The Amazing Race: My Daughter Doesn’t Have an Off Switch
When dealing with hyperactivity in children, parents need to remember to give kids the space they need.
On the first day of school, Lee and I walked into Staples, holding the teachers’ supplies list. When we saw the lines that snaked from the cashiers to the back of the store, Lee turned on her heel, ready to bolt.
“I’m going to the car, Mom. Give me the keys.”
“No, honey. You need to pick out your own supplies.”
I should have known better; the place was a zoo. We headed for the spiral binders, only to find a crowd of people in the narrow aisle. Ten minutes later, we were still waiting. Lee hopped from one foot to the other, eyes wide, breathing quickly.
“I can’t do this. Let’s go home.”
I can’t do it from a typical kid usually leads to a reminder for patience. When your kid has ADHD, it’s a reminder for the parent. We fled.
Through the years, I learned that Lee is not biologically equipped to be still without suffering anxiety. Of course, like many other parents of ADHD kids, I found that out the hard way.
The minute she learned to walk, the chase was on. To the top of the jungle gyms, through amusement parks, down the aisles of a plane. We lost her at Target. We lost her on the grounds of a hotel. Her feet had wings. We were the only ones holding her on the ground.
One night, we went to dinner with two other couples and their children. By 10 p.m., the other five-year-olds were asleep, heads down on the table. Our friends watched in amazement as Lee kept running around and around the table. Where, they asked, was the off switch? I thought, I would love to know.
When Lee turned seven, her pediatrician referred us to a neurologist to confirm the ADHD diagnosis. During her assessment, the neurologist watched Lee touch every single one of the 200 toys on her shelves in less than two minutes. After filling out a pile of questionnaires and a physical exam, she grabbed her black sharpie and a piece of paper and wrote ADHD, underlining the HD a dozen times and waving it in our faces. The truth made my heart sink. There was no off switch.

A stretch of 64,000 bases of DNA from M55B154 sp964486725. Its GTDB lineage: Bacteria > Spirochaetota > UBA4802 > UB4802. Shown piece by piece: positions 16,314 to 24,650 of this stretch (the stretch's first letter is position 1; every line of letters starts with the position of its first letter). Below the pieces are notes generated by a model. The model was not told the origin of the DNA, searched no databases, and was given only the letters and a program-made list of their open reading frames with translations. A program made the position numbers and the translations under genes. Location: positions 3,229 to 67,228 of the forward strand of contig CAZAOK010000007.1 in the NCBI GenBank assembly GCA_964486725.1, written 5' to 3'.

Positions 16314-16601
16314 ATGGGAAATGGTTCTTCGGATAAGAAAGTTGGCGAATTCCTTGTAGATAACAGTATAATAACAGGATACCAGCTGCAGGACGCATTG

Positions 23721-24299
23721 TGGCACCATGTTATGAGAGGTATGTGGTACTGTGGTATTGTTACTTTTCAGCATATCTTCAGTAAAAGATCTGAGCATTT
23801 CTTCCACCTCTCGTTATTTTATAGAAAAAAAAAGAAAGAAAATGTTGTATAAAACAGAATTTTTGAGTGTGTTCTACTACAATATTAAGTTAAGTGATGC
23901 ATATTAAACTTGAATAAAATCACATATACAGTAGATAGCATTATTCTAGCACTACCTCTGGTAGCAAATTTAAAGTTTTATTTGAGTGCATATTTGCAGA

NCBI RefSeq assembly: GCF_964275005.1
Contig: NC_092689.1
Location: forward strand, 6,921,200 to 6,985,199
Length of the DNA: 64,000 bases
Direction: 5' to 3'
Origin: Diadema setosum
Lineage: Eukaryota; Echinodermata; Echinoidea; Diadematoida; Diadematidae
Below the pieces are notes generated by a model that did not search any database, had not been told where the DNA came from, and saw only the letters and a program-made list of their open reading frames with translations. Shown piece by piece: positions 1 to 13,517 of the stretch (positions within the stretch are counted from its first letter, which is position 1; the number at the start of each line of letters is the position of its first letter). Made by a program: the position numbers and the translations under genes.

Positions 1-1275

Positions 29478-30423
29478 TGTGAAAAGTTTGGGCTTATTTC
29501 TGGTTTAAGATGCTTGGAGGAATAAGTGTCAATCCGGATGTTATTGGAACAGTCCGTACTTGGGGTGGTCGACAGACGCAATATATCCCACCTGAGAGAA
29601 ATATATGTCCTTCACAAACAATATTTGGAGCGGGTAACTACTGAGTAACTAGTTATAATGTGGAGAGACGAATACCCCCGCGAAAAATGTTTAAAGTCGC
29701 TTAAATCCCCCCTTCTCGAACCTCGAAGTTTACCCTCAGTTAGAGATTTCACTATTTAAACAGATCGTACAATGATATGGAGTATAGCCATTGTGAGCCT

In the early years following the diagnosis, I realized we needed to accommodate the hyperactivity, not try to make it go away. We found the shortest lines at the grocery stores or banks and the aisle seat in concerts or movies. At birthday parties, we asked permission for Lee to stand as soon as the birthday cake was eaten.
Now, as a teenager, she tells us when she can’t slow down. But it isn’t always bad when she’s on the run. We went back to Staples after dinner, the time when most kids are settling down for the night and mine is gearing up for action. She raced down aisles, just like she raced around the table when she was a kid. Grabbing every supply on her list in a flash, she set a record for shopping for school. Then I set a record for getting her home and into bed.
But I knew, even though I reminded her that we were supposed to be back on a school schedule, she probably wouldn’t fall asleep anytime soon. Not until her body decided to turn the switch to off and recharge for the race tomorrow.